the J author (was: Babel)

James A. Landau JJJRLandau at AOL.COM
Fri Nov 8 20:20:54 UTC 2002

In a message dated 11/7/02 9:30:25 PM Eastern Standard Time,
hstahlke at WORLDNET.ATT.NET writes:

>  the work of Richard Davies (In Search of
>  Ancient Israel) and others of what has come to be called the Minimalist
>  School.  This group holds that there is no evidence, archeological or
>  documentary, outside the Hebrew Bible for a Davidic kingdom or for most of
>  the historical claims of the HB. Rather than a documentary hypothesis going
>  back perhaps 8 to 10 centuries before the Hasmonean Dynasty[, the]
>  Minimalists claim that in the post-Babylonian period schools of Judaism
>  produced the HB. <snip> The Minimalists claim that the HB was
>  written between about 400 and 100 and did not report but rather created a
>  history out of which a nation could form.

There must be more to the Minimalist School than you describe.  The numerous
inconsistencies,  changes in tone, changes in wording, and repeated accounts
argue that the Old Testament is a paste-up of pieces of text from a large
number of sources, ranging from the Gilgamesh legend (Noah's Flood) to
Akhnaton (one of the psalms) to various historical accounts.  Various bits
and pieces of the history in the Old Testament can be confirmed from
contemporary written sources or archeology.

Let's assume that the Old Testament was compiled by a Redactor, or a
Redaction Committee, in post-Exilic accounts.  Many proponents of JEPD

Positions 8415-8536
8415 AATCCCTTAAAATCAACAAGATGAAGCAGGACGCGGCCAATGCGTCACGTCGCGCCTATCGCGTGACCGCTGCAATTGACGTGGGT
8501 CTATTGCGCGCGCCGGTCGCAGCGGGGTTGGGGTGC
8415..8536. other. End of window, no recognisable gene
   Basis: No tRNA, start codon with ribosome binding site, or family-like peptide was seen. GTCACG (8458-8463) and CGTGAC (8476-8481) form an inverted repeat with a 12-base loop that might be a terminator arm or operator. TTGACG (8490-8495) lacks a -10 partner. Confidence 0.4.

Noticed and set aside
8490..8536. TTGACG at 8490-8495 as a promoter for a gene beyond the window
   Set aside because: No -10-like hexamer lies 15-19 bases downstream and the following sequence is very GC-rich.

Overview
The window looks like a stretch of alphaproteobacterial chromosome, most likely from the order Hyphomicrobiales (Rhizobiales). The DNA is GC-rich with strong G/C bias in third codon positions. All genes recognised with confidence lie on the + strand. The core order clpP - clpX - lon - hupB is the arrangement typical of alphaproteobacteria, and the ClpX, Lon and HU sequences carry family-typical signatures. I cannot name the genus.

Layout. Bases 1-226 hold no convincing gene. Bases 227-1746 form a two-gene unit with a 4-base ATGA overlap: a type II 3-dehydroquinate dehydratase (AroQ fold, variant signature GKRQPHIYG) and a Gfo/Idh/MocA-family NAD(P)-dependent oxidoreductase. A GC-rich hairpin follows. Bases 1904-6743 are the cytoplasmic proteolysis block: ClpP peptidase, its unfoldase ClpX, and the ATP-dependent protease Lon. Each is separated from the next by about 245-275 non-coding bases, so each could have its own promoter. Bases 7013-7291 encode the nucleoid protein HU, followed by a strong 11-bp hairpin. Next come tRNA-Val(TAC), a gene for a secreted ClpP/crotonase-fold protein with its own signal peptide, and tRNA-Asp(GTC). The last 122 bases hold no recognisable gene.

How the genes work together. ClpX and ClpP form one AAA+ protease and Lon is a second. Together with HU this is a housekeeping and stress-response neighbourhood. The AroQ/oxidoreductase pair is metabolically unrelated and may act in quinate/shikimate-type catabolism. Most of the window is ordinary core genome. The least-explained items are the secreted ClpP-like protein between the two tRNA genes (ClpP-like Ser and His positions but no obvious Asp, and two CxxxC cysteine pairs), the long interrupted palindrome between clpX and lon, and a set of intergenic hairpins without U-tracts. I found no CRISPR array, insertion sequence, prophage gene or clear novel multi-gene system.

theories will agree to that, e.g. Friedman whom I quoted earlier identifes
Ezra as the Redactor.  What the Redactor, or Redaction Committee, used was a
large accumulation of accounts of varying origins, many of which had to have
been created before the Exile and faithfully transmitted (if oral) or
available in written copies (if written) since pre-Exilic times.

Either your description is incomplete or the Minimalists disagree with
everything I have written in the last two paragraphs.  I suspect the former.

>  Different schools may have share[d] some of the ideologies
>  of the authors assumed under the documentary hypothesis, but the schools
>  don't line up closely with JEDP.  <snip>  the Minimalists pretty much moot
>  question of J's  gender since there would likely have been no J.

There must have been schools which disagreed (e.g. Hillel and Shammai of a
slightly later era) and which don't line up with JEDP, but that misses the
point.  It is not difficult to pick out that part of the Pentateuch which
uses certain word choices, in particular the use of "JHVH" for the name of
the Deity (hence "Jahvist" or "J" for the postulated author).  This is the "J
Document".  Anyone who disagrees with the JEDP hypothesis, as you imply the
Minimalists do, has to explain why it is possible to split out the Pentateuch
so neatly into J, E, D, and P.

Now suppose we admit to the existence of a J Document.  Could this document
have been created in post-Exilic times?  Yes, it could have been.  (If so, it
still used at least one pre-Exilic source, namely the Gilgamesh cycle.)
However, the J Document still deals sympathetically with women in a way E, D,
P, and much of the rest of the Old Testament does not.  So we still have to
deal with the idea that J was a woman (or if J was a committee, that it had
women on it.)

Perhaps I misunderstand the Minimalists (and by the way, what is it that they
are minimalizing?)

    - Jim Landau

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